By Martin J. Bull, James L. Newell (eds.)
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Extra resources for Corruption in Contemporary Politics
These qualities give the holder of a public office the power to act or not, to add or subtract bureaucratic prerequisites and preconditions. Public officials and sectors vulnerable to corruption in Greece can thus be listed as follows: (a) Services provided by officials with the authority to issue licences of various types such as those for driving, construction, trading and so forth – provided that applicants have to meet certain criteria or have certain qualities. 1 (c) Tax inspectors and other officials charged with monitoring the underground economy and prosecuting tax evaders.
They do so either because they see the practices as necessary if they are to do their jobs successfully, or because they see them as necessary in order to by-pass excessively bureaucratic administrative procedures. Generally, there is still a tendency to believe that it is only through a recourse to corruption that tasks can be fulfilled (Ethnos tis Kyriakis 2001). The second phenomenon is related to public attitudes towards politicians and politics in general. People seem to be influenced by the cultural atmosphere described above, because of the behaviour patterns of state functionaries.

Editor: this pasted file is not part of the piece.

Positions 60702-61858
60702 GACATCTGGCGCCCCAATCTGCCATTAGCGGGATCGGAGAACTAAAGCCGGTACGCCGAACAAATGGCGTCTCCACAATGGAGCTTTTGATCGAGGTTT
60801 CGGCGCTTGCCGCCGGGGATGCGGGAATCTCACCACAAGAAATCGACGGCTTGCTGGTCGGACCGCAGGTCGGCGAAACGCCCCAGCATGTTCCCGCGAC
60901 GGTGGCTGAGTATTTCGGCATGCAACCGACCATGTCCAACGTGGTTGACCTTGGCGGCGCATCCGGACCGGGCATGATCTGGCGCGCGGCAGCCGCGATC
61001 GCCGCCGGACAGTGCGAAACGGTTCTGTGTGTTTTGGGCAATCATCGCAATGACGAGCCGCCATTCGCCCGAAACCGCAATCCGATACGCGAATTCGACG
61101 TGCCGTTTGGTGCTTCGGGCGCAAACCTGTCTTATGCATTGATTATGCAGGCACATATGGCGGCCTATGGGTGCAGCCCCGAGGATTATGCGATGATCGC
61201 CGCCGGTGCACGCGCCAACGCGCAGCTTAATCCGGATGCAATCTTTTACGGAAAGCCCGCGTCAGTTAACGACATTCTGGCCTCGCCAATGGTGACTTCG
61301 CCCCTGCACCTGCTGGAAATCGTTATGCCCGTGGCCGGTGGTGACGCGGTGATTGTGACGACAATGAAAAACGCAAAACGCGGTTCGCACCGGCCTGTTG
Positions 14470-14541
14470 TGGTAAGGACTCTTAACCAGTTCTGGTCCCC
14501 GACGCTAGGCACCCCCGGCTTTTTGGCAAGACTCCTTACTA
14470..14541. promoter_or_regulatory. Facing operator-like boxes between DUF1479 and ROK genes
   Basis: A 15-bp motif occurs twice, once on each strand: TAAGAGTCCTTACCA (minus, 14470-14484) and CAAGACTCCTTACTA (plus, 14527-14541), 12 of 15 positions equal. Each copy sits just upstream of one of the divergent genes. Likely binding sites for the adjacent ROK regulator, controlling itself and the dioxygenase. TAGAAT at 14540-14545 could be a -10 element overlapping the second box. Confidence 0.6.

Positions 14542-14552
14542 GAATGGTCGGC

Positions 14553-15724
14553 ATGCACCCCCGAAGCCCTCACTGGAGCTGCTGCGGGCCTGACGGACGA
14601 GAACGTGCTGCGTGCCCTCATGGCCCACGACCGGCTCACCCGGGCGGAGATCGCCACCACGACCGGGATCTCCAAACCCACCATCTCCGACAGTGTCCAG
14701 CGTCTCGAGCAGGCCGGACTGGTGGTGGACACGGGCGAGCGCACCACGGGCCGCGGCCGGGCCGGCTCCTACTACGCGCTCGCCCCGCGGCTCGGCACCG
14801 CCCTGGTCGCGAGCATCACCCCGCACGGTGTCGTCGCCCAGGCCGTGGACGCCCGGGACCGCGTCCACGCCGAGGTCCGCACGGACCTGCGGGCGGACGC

In classical Athens euthenoi (or ‘accountables’) monitored the income resources of public functionaries after they had resigned from public offices, the latter usually being filled on a rotation basis. In modern Greece, one of the first laws against corruption dates back to the War of Independence in the 1820s and provided for a range of sanctions against public officials (such as judges and ministers) found guilty of the crime. Investigating the causes and dynamics of corruption in a country requires taking account of the contribution of the country’s culture to perpetuation of the phenomenon.
Corruption in Contemporary Politics by Martin J. Bull, James L. Newell (eds.)